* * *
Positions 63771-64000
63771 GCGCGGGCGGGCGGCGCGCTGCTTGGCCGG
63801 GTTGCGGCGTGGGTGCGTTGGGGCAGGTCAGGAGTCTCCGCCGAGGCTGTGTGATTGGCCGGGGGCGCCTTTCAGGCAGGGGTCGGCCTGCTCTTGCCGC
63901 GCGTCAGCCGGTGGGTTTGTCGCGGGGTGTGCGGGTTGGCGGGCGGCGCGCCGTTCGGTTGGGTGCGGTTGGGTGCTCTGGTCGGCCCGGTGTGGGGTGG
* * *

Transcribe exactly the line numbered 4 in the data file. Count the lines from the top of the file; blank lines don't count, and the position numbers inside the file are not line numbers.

63901 GCGTCAGCCGGTGGGTTTGTCGCGGGGTGTGCGGGTTGGCGGGCGGCGCGCCGTTCGGTTGGGTGCGGTTGGGTGCTCTGGTCGGCCCGGTGTGGGGTGG